Marine Biology

, 163:118 | Cite as

Exposure to low pH reduces survival and delays development in early life stages of Dungeness crab (Cancer magister)

  • Jason J. MillerEmail author
  • Michael Maher
  • Erin Bohaboy
  • Carolyn S. Friedman
  • Paul McElhany
Original paper


The Dungeness crab, Cancer magister, is an important resource species, and in Puget Sound, USA, where the adults occur in inshore waters that have summer pH as low as 7.6, future levels are predicted as low as 7.1. Using eggs and larvae from females captured in Puget Sound in late 2012, this laboratory study examined hatching success, larval survival, and larval development rate at target pH of 8.0, 7.5, and 7.1, which represent present open ocean, present coastal upwelling, and projected upwelling conditions. Toward the end of their development, the eggs of one C. magister were exposed to the three treatments and they began to hatch after 22 days. Hatching probability was unaffected by lower pH, but hatching was delayed at pH 7.1. In a second experiment, significantly more C. magister larvae survived after 45 days at pH 8.0 than at the two lower pH: 58, 14, and 21 %. The sizes of the zoeae were unaffected by treatment, but larvae in the low-pH treatments progressed through larval stages more slowly. This study shows that low-pH seawater slows embryonic and early larval development and causes appreciable larval mortality. It suggests that ocean acidification could have a measurable impact on the population dynamics of C. magister.


Dissolve Inorganic Carbon Ocean Acidification Carapace Length Hatching Success Ethylene Propylene Diene Monomer 
These keywords were added by machine and not by the authors. This process is experimental and the keywords may be updated as the learning algorithm improves.



We would like to thank Casimir Rice, Kathleen Neely, Mark Tagal, Dan Bascom, Jerry Leonard, Shallin Busch, Paul Williams, Nick Tolimieri, and Phil Levin for their help on this project.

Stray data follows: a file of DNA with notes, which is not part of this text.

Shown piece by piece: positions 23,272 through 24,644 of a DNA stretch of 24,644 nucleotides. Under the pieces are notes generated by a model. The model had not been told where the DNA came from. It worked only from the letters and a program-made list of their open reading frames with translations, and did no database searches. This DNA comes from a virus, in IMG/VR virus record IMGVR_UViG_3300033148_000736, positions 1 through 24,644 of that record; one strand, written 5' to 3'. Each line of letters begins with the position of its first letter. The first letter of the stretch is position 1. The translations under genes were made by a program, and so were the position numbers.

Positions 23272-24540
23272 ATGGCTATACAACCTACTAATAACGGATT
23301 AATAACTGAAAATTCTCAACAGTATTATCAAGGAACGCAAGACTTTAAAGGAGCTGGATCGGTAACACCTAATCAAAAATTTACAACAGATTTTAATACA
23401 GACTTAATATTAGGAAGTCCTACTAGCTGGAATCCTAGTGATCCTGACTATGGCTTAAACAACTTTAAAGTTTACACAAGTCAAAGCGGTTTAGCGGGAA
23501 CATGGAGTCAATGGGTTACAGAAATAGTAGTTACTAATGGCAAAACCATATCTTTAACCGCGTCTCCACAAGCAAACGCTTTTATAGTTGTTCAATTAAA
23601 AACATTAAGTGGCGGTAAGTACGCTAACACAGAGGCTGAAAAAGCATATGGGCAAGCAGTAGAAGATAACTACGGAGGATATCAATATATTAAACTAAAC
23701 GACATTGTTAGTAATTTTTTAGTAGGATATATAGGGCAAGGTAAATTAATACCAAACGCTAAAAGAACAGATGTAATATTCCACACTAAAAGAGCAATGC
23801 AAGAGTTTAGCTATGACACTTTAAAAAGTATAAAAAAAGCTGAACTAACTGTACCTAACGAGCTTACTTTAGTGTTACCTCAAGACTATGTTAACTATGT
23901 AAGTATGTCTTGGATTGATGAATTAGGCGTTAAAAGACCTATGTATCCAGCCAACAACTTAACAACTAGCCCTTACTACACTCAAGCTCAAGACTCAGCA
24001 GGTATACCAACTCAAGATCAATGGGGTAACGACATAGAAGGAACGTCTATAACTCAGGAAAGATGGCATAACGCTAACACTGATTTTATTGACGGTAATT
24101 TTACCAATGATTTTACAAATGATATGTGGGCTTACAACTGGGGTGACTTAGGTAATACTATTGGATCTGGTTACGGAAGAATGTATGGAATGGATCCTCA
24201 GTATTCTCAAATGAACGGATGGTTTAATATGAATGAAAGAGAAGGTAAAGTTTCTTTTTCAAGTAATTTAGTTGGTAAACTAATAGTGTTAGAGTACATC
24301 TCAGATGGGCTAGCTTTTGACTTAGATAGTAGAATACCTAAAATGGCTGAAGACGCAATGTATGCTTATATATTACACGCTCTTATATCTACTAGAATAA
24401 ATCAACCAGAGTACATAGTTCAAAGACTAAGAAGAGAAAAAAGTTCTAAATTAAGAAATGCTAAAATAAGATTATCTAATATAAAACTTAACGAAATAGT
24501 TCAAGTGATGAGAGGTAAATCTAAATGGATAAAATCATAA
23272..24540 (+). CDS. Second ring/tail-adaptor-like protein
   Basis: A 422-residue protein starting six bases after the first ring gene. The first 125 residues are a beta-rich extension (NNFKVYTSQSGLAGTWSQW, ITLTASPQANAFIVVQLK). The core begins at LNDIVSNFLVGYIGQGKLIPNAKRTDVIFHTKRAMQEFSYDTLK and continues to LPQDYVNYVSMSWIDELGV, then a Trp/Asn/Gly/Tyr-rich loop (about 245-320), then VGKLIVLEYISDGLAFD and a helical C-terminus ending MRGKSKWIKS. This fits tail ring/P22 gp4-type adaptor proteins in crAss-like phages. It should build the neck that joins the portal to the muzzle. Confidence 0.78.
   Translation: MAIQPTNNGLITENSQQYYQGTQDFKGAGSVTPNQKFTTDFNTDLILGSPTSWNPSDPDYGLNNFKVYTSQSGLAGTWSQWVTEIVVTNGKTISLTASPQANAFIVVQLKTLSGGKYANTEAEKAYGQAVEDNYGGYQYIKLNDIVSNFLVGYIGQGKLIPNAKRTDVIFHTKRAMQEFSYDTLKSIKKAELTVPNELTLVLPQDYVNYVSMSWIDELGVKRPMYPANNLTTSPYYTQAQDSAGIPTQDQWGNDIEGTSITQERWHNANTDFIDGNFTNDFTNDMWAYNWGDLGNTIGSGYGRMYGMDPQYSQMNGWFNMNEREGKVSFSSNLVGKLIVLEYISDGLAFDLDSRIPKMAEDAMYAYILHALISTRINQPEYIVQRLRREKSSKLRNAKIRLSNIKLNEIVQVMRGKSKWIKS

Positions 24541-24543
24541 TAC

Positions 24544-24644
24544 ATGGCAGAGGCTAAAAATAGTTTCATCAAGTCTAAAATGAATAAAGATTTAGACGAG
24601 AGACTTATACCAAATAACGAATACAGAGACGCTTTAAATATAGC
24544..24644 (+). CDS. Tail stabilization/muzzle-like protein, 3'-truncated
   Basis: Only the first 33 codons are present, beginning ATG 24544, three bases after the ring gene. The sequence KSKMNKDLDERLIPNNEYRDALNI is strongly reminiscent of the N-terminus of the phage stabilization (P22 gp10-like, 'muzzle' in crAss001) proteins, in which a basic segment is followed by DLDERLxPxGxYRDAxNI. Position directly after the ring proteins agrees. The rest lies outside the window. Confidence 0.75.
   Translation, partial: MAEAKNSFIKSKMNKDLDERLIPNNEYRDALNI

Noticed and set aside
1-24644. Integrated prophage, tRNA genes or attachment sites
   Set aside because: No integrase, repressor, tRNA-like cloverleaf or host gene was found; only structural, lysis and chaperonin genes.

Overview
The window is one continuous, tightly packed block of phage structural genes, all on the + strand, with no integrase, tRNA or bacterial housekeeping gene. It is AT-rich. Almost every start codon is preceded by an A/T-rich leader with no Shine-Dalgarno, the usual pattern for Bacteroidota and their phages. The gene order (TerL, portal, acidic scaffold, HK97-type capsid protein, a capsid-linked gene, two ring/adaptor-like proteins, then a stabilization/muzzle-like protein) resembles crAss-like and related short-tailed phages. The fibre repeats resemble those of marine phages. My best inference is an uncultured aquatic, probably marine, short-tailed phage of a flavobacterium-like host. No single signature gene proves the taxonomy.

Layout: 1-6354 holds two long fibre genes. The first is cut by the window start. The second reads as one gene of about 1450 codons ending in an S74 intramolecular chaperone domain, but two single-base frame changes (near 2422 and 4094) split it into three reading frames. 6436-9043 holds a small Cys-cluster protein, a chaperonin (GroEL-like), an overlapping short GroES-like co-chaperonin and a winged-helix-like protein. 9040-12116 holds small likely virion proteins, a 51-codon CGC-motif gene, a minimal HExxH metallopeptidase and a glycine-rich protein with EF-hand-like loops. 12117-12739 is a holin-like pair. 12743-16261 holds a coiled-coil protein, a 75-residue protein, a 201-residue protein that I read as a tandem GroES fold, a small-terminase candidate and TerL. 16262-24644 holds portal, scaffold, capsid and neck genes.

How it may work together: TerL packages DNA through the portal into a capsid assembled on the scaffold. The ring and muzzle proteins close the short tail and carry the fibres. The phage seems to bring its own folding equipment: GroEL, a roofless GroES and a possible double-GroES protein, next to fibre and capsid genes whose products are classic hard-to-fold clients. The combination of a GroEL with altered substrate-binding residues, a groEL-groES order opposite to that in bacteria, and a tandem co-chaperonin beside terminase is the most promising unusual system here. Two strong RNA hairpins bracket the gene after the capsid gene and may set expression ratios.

Research was funded by NOAA Ocean Acidification program, the Suquamish Tribe, NOAA Northwest Fisheries Science Center, Washington Sea Grant, and the United States Environmental Protection Agency. All applicable international, national, and/or institutional guidelines for the care and use of animals were followed.

Compliance with ethical standards

Conflict of interest

The authors declare that they have no conflict of interest.

Supplementary material

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Supplementary material 1 (PDF 275 kb)
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Supplementary material 3 (PDF 246 kb)
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Supplementary material 6 (PDF 90 kb)


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Copyright information

© Springer-Verlag Berlin Heidelberg (Outside the USA) 2016

Authors and Affiliations

  • Jason J. Miller
    • 1
    Email author
  • Michael Maher
    • 1
  • Erin Bohaboy
    • 1
  • Carolyn S. Friedman
    • 2
  • Paul McElhany
    • 1
  1. 1.Conservation Biology DivisionNorthwest Fisheries Science CenterSeattleUSA
  2. 2.School of Aquatic and Fishery SciencesUniversity of WashingtonSeattleUSA

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